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An Application of the English Clock Market Mechanism to Public Goods Games

  • Maria Vittoria Levati

    ()

  • Tibor Neugebauer

    ()

We conducted a laboratory study with a public goods game in which contributions are not submitted all at once but incrementally as coordinated in real time by a clock. Individuals press a button as soon as the clock equals their willingness to contribute. This public goods institution exploits the idea that people are conditionally cooperative (i.e., they match at least the minimum contribution of the others) rather than opportunistic in order to implement the Pareto-optimal outcome. By providing information about the point at which subjects stopped further contributions we found that the decision of a subject to stop contributing induced an immediate reaction of the other group members. As a consequence, the individual contributions were closely related to each other and a fairer income distribution was achieved than in the standard case in which only aggregated information was supplied after each period.

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Paper provided by Max Planck Institute of Economics, Strategic Interaction Group in its series Papers on Strategic Interaction with number 2001-04.

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Length: 18 pages
Date of creation: Nov 2001
Date of revision:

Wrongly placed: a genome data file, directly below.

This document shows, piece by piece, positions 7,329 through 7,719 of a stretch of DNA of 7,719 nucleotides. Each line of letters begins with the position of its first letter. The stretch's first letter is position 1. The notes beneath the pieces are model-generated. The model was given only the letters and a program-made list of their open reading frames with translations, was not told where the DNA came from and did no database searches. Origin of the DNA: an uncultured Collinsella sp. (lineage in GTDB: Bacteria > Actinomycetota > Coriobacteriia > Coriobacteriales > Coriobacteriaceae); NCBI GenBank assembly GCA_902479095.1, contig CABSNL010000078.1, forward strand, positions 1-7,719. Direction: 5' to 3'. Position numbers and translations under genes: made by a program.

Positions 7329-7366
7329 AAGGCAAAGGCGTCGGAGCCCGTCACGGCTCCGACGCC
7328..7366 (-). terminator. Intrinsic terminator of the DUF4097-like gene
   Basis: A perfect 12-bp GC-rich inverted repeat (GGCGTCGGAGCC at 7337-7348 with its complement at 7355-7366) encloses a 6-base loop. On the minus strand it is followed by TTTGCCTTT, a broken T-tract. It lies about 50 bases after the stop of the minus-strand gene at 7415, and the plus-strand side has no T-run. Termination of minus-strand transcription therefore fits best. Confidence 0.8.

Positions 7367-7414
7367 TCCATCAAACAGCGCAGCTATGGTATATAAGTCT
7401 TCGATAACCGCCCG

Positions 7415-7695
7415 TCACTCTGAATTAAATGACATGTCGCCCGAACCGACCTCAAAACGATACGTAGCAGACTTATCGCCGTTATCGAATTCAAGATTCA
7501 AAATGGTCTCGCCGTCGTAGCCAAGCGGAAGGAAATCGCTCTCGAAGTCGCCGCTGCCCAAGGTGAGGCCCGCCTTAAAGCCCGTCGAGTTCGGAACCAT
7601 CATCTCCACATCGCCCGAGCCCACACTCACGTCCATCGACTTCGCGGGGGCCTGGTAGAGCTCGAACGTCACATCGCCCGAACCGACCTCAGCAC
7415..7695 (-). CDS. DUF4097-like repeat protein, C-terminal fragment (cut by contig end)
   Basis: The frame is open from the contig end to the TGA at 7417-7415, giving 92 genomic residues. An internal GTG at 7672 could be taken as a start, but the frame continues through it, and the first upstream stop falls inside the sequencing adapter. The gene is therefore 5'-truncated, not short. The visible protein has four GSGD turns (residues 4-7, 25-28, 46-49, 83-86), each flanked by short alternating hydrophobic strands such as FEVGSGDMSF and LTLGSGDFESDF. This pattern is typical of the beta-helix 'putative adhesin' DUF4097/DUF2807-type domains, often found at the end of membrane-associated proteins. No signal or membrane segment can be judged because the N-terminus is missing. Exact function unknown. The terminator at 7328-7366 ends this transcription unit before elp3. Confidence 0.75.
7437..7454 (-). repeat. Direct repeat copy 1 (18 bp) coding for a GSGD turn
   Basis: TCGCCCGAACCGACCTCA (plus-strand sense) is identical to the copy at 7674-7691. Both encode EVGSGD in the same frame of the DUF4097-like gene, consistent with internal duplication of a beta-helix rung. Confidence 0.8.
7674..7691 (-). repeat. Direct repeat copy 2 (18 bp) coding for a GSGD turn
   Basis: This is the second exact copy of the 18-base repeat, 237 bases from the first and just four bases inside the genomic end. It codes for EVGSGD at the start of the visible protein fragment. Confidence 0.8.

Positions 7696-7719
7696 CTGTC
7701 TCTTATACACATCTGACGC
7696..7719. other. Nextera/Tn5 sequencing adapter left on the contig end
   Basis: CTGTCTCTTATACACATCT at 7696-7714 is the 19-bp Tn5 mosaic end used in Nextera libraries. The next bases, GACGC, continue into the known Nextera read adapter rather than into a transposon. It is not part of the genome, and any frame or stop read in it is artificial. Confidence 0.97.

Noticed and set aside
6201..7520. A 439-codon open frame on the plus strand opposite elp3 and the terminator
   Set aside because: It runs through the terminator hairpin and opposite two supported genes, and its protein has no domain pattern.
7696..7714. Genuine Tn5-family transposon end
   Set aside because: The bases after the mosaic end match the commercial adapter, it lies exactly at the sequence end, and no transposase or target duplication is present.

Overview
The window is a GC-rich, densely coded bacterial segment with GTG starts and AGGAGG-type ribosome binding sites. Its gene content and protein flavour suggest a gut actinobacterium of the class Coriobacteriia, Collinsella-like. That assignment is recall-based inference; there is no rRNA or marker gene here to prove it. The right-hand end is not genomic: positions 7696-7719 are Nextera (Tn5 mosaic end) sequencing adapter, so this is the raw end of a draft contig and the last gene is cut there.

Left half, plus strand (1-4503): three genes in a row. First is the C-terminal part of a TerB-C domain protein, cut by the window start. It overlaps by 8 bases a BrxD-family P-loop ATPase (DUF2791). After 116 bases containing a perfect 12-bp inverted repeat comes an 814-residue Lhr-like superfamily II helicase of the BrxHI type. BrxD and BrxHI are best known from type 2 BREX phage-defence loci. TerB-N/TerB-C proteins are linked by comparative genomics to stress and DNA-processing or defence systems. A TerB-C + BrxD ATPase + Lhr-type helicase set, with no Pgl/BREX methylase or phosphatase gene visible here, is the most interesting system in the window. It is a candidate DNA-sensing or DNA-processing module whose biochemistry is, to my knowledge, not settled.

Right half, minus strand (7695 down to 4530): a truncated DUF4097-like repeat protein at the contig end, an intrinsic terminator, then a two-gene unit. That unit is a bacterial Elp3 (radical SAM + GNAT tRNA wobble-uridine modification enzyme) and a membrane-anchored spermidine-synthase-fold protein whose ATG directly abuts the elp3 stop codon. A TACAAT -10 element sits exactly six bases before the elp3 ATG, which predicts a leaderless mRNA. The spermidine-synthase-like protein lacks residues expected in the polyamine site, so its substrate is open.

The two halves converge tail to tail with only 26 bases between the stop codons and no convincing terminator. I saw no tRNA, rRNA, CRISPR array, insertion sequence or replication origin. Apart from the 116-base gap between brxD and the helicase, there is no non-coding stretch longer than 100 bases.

Handle: RePEc:esi:discus:2001-04
Note: The authors would like to thank seminar participants at Amsterdam, Berlin, Lisbon, Paris, Turin, York and especially Werner Güth, John Bone, Rachel Croson and Frans van Winden for valuable comments. Financial support from the EU-TMR Research Network ENDEAR (FMRX-CT98-0238) is gratefully acknowledged.
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  1. Keser, Claudia & van Winden, Frans, 2000. " Conditional Cooperation and Voluntary Contributions to Public Goods," Scandinavian Journal of Economics, Wiley Blackwell, vol. 102(1), pages 23-39, March.
  2. Ernst Fehr & Simon G�chter, 2000. "Fairness and Retaliation: The Economics of Reciprocity," Journal of Economic Perspectives, American Economic Association, vol. 14(3), pages 159-181, Summer.
  3. Andreoni, James, 1995. "Cooperation in Public-Goods Experiments: Kindness or Confusion?," American Economic Review, American Economic Association, vol. 85(4), pages 891-904, September.
  4. Brandts, Jordi & Schram, Arthur, 2001. "Cooperation and noise in public goods experiments: applying the contribution function approach," Journal of Public Economics, Elsevier, vol. 79(2), pages 399-427, February.
  5. Selten, Reinhard & Stoecker, Rolf, 1986. "End behavior in sequences of finite Prisoner's Dilemma supergames A learning theory approach," Journal of Economic Behavior & Organization, Elsevier, vol. 7(1), pages 47-70, March.
  6. Fischbacher, Urs & Gachter, Simon & Fehr, Ernst, 2001. "Are people conditionally cooperative? Evidence from a public goods experiment," Economics Letters, Elsevier, vol. 71(3), pages 397-404, June.
  7. Palfrey, Thomas R & Prisbrey, Jeffrey E, 1997. "Anomalous Behavior in Public Goods Experiments: How Much and Why?," American Economic Review, American Economic Association, vol. 87(5), pages 829-46, December.
  8. Rachel T. A. Croson, 2007. "Theories Of Commitment, Altruism And Reciprocity: Evidence From Linear Public Goods Games," Economic Inquiry, Western Economic Association International, vol. 45(2), pages 199-216, 04.
  9. Sonnemans, Joep & Schram, Arthur & Offerman, Theo, 1999. "Strategic behavior in public good games: when partners drift apart," Economics Letters, Elsevier, vol. 62(1), pages 35-41, January.
  10. Selten, Reinhard & Joachim Buchta, 1994. "Experimental Sealed Bid First Price Auctions with Directly Observed Bid Functions," Discussion Paper Serie B 270, University of Bonn, Germany.
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